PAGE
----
Mike Wallace and the NFL’s Top Wide Receivers

ESPN.com is spending the offseason compiling player power rankings and on Tuesday the top wide receivers were examined. Topping the list is Houston’s Andre Johnson (no argument on this end), followed closely by Larry Fitzgerald and Roddy White. No Steelers receiver made the top-10, but Mike Wallace did come in at No. 12, just behind New England’s Wes Welker and just ahead of New York’s Santonio Holmes.

He received just three top-10 votes.

Here’s what James Walker, the AFC North Blogger for ESPN, had to say regarding Wallace

Wallace has just one year as a starter and still has to improve in certain areas before he’s considered an elite receiver. His route-running on short and intermediate passes is getting better, but it’s nowhere near some of the best at his position.

Nothing we haven’t heard or read before, so it is what it is. Still, even for all of Wallace’s perceived flaws (like being, in Mike Tomlin’s motivational words, a one-trick pony), he has been by just about any objective measure one of the most productive wide receivers in the NFL over his first two seasons, especially when it comes to making big plays.

He has finished in the top-two in Yards Per Catch his first two years and has been in the top-four in Football Outsiders DVOA (value per play — we reference it a lot, and in case you’re not familiar, you can read all about it right here) in his first two years, including a league-best 48.9 percent mark in 2010. The gap between Wallace and the No. 2 receiver in that area, Colts receiver Austin Colie, was as large as the gap between Collie and the No. 27 receiver, Marques Colston. Insanity. DVOA certainly isn’t perfect and it’s not an end-all, be-all, but it does help paint a nice picture.

Wallace can certainly get better and become a more “well-rounded receiver”, and that has to be a scary thought for the rest of the AFC. As the 2010 season progressed he started to become more of a factor on the short and intermediate routes, turning 10-yard passes into 40-and 50-yard gains.

The one name on the list that bothers me the most is Denver’s Brandon Lloyd. If Wallace gets punished in part for only being a one-year starter, Lloyd should get punished for being complete garbage for most of the first eight years of his career. A free-agent failure in Washington, Lloyd caught on in Denver in 2010 in an offense with no running game that was constantly playing from behind, a great recipe for huge catch and yardage totals. He received five top-10 votes, including a pair in the top-five. One voter put him in at No. 2 behind only Roddy White, which seems a bit odd. For me, I’d like to see that 2010 wasn’t a fluke (it’s certainly looking like the outlier of his career at this point) before I put him among the NFL’s elite.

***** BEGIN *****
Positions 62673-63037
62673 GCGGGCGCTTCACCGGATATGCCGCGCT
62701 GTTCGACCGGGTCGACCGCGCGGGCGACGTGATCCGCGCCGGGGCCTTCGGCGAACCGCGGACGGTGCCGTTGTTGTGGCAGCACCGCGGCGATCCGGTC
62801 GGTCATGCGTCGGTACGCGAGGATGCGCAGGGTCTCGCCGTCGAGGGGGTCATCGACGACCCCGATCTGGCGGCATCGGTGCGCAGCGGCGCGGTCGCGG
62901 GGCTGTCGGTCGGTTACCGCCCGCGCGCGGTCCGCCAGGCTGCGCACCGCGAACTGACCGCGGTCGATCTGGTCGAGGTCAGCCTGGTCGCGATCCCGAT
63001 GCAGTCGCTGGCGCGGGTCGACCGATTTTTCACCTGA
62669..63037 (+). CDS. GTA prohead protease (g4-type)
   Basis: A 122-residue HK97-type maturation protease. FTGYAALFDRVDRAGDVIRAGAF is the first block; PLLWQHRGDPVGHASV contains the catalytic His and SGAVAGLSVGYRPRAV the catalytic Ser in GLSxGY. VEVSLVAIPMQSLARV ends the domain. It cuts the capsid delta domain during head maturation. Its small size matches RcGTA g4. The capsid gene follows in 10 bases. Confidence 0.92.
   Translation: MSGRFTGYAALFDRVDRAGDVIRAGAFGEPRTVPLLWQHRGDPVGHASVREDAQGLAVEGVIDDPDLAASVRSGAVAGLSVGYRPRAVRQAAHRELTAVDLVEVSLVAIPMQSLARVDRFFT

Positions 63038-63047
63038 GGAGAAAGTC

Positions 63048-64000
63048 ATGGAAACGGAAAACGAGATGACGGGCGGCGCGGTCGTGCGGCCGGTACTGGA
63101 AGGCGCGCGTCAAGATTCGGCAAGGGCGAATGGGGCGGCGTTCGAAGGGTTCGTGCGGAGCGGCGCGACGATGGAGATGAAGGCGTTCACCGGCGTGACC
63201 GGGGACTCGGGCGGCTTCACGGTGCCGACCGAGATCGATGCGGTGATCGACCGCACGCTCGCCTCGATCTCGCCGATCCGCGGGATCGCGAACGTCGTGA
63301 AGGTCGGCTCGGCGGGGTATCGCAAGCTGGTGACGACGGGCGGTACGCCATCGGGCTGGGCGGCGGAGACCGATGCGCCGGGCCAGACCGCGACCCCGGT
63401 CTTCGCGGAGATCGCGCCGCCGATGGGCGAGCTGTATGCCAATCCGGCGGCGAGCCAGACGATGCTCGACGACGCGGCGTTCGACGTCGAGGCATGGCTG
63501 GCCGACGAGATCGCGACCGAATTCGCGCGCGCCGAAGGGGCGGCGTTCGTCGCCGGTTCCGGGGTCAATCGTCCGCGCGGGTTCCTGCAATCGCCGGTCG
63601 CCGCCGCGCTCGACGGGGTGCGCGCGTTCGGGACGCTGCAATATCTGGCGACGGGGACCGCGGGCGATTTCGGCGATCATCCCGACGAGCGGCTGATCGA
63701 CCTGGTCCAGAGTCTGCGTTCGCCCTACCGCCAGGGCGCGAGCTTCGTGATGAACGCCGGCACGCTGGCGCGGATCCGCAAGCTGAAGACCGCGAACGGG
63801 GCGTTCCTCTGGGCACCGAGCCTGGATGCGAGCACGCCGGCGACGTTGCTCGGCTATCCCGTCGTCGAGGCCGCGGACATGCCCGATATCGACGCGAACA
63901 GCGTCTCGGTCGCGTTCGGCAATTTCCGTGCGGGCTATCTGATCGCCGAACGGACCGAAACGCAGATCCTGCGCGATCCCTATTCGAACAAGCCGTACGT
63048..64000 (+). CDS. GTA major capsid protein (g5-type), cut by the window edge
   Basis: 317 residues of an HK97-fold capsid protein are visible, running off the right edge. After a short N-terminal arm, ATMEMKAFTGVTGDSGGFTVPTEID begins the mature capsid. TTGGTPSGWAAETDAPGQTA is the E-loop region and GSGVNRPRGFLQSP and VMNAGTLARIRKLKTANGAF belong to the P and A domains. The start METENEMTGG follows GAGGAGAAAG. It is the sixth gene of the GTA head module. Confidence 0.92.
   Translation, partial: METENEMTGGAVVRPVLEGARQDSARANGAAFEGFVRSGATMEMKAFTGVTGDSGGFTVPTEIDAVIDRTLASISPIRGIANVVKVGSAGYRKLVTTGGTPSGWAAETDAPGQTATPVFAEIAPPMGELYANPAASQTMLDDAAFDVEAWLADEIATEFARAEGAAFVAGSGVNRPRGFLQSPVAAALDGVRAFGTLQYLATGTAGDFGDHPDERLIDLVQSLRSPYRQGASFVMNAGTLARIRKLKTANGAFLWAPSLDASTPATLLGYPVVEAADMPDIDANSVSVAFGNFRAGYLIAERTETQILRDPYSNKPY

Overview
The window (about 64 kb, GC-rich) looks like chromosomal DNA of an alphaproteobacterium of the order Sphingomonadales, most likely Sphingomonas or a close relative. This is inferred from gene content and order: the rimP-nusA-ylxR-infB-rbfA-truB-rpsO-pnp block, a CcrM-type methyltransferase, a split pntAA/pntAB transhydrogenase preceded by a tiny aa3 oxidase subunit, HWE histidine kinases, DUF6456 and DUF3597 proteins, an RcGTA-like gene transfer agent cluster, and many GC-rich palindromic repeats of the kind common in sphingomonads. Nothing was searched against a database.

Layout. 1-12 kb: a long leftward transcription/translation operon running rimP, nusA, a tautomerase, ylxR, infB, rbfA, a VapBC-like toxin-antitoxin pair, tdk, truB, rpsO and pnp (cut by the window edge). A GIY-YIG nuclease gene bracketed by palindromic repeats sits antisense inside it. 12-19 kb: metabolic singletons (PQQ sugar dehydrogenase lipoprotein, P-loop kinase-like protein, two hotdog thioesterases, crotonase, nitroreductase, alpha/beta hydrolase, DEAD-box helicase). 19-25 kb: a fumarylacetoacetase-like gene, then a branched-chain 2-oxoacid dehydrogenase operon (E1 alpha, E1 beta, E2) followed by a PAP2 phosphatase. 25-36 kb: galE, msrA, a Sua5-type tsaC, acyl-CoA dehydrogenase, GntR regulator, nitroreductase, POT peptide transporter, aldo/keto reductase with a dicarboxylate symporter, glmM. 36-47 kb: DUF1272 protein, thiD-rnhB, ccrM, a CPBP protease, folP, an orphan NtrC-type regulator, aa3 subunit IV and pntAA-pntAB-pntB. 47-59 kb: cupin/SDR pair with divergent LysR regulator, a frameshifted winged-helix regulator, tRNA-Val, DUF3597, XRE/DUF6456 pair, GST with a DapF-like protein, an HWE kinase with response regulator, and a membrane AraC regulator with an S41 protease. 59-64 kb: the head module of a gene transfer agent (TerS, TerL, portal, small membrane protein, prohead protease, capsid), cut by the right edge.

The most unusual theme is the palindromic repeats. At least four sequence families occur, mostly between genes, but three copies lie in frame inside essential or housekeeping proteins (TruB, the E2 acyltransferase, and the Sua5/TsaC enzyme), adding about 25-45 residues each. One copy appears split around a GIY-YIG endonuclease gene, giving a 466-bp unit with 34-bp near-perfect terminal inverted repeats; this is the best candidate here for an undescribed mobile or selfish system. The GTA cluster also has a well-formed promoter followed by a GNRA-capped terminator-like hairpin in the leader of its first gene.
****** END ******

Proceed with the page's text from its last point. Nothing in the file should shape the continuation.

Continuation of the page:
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  • Cols714

    I saw this article today and couldn’t believe that they left off Wallace. Yet, Welker and Lloyd got more votes than him. What a terrible ranking. Of those players the only ones I would take over Wallace are Johnson and Fitzgerald. And with Fitzgerald it’s close.

  • EasyLikeSundayMorning

    I guess Wallace is unproven, so his rank goes down. But Lloyd is proven to typically suck, so his rank goes up.

    For his price, production, age, potential and attitude, there isn’t a WR I’d want over Wallace.

  • EasyLikeSundayMorning

    I guess Wallace is unproven, so his rank goes down. But Lloyd is proven to typically suck, so his rank goes up.

    For his price, production, age, potential and attitude, there isn’t a WR I’d want over Wallace.

  • Anonymous

    It’s odd. When I read the article I found myself examining how well the judges did with DVOA as a baseline rather than using the judgments as a yardstick for the players. I guess I just trust DVOA that much more. The question is also ambiguous. Does “top 10 receivers in the NFL today” mean a) the receiver who just had the best season? b) the currently playing receiver whose career has been the best, c) the currently playing receiver who is currently the most talented, or d) the player you expect to have the best rest-of-career.

    a is hands down Wallace, and it’s not even close.
    b is very clearly not sophmore Wallace. Reggie White probably, IMHO.
    c Wallace should be a top contender here too, but I’d lean toward Fitzgerald being the top. Johnson is very good too.
    d Since I seem to think that the most talented current receivers are all among the younger ones, I guess I have to go with the same group as c.